The blogs are organized by date.
Comments will appear when we've had time to check them. Apology for the inconvenience, but it's a way to keep phishers and spammers off the page.
Pizik's made the point that all literature has a theme. Sometimes you're beaten over the head with the theme (think Brave New World and 1984) and sometimes the theme is hidden behind the curtain and you don't really notice it.
The plot is what keeps you reading, but the theme is why you remember the book later. It's what grabs you and holds you.
Theme either comes first. "I'll write a novel about how a strong character can rule his own destiny despite society's expectations", or it can come later, "Hey, my main character does his own thing regardless of what people want him to do".
If you start with a theme, you run the risk of overdoing it. If you find your theme later, you run the risk of muddying the message with scenes that don't advance the theme, or you need to do massive reworks to make the theme work.
You can have multiple themes, but there should be a primary theme. Having one theme for a main character and a related theme for a minor character is a strong way to present multiple themes.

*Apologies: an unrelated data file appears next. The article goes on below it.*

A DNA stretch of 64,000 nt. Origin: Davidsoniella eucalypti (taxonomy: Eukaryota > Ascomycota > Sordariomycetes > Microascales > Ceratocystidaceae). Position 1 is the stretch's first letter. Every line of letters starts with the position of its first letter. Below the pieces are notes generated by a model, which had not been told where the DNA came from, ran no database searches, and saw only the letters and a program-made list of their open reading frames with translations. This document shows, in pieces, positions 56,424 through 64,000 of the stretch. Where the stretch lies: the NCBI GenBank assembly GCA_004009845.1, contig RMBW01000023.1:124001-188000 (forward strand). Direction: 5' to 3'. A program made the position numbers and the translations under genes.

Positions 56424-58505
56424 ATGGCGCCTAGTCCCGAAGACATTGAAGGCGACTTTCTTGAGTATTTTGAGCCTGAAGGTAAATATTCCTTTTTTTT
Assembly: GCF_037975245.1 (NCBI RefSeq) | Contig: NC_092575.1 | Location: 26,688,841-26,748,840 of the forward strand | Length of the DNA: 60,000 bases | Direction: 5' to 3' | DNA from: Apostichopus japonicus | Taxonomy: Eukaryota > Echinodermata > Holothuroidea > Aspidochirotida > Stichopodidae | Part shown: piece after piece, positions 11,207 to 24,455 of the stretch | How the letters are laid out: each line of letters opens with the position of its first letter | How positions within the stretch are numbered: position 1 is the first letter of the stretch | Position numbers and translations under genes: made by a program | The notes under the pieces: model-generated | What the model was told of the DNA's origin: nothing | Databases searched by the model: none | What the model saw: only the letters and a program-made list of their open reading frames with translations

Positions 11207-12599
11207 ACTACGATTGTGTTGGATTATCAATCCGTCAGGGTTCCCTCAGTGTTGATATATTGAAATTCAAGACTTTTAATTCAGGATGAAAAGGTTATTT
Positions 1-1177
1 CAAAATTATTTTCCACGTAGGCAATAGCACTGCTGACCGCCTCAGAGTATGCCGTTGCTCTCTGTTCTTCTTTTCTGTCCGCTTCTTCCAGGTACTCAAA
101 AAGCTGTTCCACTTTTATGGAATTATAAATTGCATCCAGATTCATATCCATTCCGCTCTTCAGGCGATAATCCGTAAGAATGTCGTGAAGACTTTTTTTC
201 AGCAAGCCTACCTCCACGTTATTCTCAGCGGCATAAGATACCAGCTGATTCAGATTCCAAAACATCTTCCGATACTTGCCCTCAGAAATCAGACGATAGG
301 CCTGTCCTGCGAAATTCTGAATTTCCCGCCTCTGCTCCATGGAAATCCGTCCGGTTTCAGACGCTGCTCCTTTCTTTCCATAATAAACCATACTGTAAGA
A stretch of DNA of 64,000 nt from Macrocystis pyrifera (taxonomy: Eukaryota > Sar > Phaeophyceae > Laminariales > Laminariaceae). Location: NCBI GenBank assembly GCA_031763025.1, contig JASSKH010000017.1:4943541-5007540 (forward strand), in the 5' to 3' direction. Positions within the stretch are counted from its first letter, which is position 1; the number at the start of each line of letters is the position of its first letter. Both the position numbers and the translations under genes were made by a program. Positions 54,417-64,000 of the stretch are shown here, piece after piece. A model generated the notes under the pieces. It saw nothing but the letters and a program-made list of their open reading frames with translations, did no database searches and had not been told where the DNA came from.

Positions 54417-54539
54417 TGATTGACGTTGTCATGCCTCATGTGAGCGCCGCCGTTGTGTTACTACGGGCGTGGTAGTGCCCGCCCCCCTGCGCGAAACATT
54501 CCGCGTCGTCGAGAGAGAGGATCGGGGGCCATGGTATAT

He punctuated his talk with exercises and surveys like "think of your three favorite books. Now think of their theme. Can you state it in one or two sentences."
One or two sentences... That's the elevator speech. Next time someone asks you what you're writing, don't try to explain the plot, subplot, characters and setting, tell them the theme. It's a book about good triumphing over evil, or how simple acts affect larger events, or how love will overlook failure, or something.
If you pay attention to your theme, your characters will seem more real and wil behave more consistently.